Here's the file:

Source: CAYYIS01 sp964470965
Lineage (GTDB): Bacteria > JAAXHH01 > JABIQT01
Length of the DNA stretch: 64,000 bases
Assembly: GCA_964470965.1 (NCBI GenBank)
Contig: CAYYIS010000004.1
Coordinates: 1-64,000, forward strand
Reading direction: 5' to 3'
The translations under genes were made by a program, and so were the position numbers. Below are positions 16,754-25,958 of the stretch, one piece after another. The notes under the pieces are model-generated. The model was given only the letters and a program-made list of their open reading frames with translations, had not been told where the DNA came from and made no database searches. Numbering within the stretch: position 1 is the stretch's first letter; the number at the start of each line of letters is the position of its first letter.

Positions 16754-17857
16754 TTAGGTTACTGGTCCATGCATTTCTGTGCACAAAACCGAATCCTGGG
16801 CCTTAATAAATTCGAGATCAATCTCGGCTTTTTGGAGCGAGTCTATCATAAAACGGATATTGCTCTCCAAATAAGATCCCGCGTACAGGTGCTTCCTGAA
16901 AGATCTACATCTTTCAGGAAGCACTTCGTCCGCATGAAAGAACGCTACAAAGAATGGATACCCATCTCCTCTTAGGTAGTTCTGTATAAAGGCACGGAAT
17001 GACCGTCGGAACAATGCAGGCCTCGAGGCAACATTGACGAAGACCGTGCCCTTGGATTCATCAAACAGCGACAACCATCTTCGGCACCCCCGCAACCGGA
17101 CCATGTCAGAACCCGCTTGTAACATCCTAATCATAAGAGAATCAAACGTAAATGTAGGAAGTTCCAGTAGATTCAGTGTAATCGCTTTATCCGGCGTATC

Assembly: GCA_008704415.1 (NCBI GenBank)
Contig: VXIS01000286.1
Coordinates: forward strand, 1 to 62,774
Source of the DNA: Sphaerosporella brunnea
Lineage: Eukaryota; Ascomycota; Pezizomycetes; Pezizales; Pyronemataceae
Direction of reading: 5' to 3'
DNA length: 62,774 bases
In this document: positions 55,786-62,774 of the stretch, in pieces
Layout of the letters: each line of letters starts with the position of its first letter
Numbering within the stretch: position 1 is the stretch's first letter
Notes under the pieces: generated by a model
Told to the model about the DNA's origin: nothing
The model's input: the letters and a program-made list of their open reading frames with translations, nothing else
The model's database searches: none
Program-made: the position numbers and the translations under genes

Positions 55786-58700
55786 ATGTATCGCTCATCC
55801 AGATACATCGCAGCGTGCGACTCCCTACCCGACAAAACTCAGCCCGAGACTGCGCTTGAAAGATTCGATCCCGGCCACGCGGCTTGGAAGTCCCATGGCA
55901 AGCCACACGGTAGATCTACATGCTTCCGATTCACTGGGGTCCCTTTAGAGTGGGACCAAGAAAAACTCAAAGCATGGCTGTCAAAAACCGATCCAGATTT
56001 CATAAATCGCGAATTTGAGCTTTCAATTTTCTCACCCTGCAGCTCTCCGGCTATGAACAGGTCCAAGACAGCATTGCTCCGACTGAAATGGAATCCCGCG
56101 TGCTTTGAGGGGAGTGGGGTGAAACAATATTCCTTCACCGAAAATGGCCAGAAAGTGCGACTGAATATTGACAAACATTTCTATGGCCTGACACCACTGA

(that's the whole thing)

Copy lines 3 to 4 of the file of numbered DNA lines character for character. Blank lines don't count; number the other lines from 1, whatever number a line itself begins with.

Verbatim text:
Length of the DNA stretch: 64,000 bases
Assembly: GCA_964470965.1 (NCBI GenBank)